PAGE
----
"There's not been a better company in the industry than Bain Capital," said Howard Anderson, a lecturer at MIT's Sloan School of Management. Anderson said Romney was among the first to realize that Bain's expertise could be used not just for contract work with companies, but for investing. "He knew how to take the brainpower that was Bain and turn it into money," said Anderson, who sat on the board of one company with Romney.
Other companies have since adopted the Bain model, said Steve Kaplan, a professor of finance at the University of Chicago School of Business. He added that if being able to charge higher fees is an indication of success, then Bain has been very successful.
Romney's biggest success may have been deciding to invest in Staples, the office supply giant. Bain put about $600,000 in the company, which opened one store in Brighton, Mass., in 1986. The company went public in 1989. Today, it has 1,962 stores and in 2006 had $18.2-billion in sales.
Meanwhile, Bain & Co., the consulting company, found itself in financial trouble, so Romney left the capital group to help get the consulting operation back on its feet. The board "took a blood oath" to bail the company out, said Anderson. "They would not have done that for anyone but Mitt."
Romney's talent is "that he could see patterns and could execute. I'm not going to vote for him, but as a businessman, he's marvelous," Anderson said.
Romney's business success came back to haunt him a bit in his 1994 Senate race against Democrat Edward Kennedy. Kennedy filmed campaign ads in Indiana, where Bain Capital had purchased an office supply company and laid off the workers. Romney lost the race.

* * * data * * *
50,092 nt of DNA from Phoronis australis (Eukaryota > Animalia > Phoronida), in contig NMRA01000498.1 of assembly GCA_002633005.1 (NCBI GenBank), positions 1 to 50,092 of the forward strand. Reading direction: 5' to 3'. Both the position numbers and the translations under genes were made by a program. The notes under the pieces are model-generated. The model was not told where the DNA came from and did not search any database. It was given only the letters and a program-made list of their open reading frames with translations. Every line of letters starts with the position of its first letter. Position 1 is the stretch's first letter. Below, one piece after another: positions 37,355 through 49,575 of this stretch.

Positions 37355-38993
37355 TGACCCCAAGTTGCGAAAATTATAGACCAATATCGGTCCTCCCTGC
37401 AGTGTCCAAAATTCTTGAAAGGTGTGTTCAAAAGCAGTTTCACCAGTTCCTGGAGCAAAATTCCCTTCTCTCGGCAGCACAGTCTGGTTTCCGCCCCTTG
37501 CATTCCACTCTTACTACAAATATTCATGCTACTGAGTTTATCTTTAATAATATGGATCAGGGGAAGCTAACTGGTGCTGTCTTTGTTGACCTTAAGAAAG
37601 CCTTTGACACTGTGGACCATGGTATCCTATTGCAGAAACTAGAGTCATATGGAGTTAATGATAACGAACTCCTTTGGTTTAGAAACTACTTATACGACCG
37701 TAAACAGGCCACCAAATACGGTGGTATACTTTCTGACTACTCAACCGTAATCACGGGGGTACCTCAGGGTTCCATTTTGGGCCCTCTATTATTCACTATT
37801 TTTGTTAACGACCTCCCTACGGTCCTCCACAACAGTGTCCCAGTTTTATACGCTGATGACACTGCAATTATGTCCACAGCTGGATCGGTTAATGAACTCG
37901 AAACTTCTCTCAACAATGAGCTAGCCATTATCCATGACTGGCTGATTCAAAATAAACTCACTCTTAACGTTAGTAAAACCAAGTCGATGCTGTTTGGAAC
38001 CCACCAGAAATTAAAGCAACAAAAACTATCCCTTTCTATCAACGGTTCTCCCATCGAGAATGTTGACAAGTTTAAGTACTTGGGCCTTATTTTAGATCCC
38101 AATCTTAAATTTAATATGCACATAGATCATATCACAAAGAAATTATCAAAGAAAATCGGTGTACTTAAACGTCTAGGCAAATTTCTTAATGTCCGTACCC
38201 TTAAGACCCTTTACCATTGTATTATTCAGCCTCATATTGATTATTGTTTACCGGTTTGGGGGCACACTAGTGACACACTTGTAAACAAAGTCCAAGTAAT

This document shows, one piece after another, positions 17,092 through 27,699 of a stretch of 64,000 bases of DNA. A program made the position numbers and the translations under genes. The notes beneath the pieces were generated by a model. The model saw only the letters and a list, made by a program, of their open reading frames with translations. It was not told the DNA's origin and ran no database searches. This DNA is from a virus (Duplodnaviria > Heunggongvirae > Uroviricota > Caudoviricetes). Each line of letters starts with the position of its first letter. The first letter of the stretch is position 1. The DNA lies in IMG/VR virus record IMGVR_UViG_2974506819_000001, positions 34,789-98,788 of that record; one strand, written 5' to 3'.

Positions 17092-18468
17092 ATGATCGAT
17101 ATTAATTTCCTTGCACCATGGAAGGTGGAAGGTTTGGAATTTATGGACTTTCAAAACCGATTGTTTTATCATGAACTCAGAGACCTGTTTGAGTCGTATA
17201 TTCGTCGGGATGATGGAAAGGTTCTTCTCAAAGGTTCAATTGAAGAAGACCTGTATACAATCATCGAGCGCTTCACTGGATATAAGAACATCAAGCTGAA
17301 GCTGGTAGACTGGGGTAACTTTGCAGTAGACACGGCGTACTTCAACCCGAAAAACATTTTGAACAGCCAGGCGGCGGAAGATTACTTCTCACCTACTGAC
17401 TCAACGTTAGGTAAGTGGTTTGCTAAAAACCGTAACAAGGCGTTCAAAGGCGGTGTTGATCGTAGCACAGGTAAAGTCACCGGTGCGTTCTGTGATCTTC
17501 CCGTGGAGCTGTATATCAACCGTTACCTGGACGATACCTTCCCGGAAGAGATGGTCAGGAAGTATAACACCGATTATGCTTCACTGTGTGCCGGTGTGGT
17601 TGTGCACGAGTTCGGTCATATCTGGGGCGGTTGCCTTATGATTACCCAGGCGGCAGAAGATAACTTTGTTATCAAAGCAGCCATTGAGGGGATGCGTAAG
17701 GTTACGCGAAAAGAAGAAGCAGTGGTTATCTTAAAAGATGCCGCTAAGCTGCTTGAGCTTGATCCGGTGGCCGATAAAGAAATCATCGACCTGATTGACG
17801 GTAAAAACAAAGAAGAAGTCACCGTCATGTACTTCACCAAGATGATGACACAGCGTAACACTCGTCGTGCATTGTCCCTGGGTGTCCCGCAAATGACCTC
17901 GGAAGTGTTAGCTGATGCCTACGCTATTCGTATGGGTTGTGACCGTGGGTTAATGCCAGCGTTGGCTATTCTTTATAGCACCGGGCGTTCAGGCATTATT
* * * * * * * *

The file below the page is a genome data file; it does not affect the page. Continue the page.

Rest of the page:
The Salt Lake Olympics were in dire straits when Romeny took over as chief executive in February 1999. At that moment, it faced an operating deficit of nearly $400-million.
Previous chief executive Thomas K. Welch and vice president David R. Johnson had decided that the key to winning the Games was spreading more than $1-million in gifts to International Olympics Committee members. When the media uncovered the gift-giving, several members of the committee were forced to resign, and suddenly the Games were cloaked in scandal.
The Justice Department and Congress were investigating. Sponsors wondered if they still wanted their names attached to the Games.
"Was it bankrupt?" Garff asked. "No, but it was at a low." Expenses did exceed revenue, but he attributed some of that to pledges that had not yet been collected.
Garff said Romney did keep one wavering sponsor, John Hancock, from bolting. "It was a very important signal to the rest of the sponsors that he had righted the ship."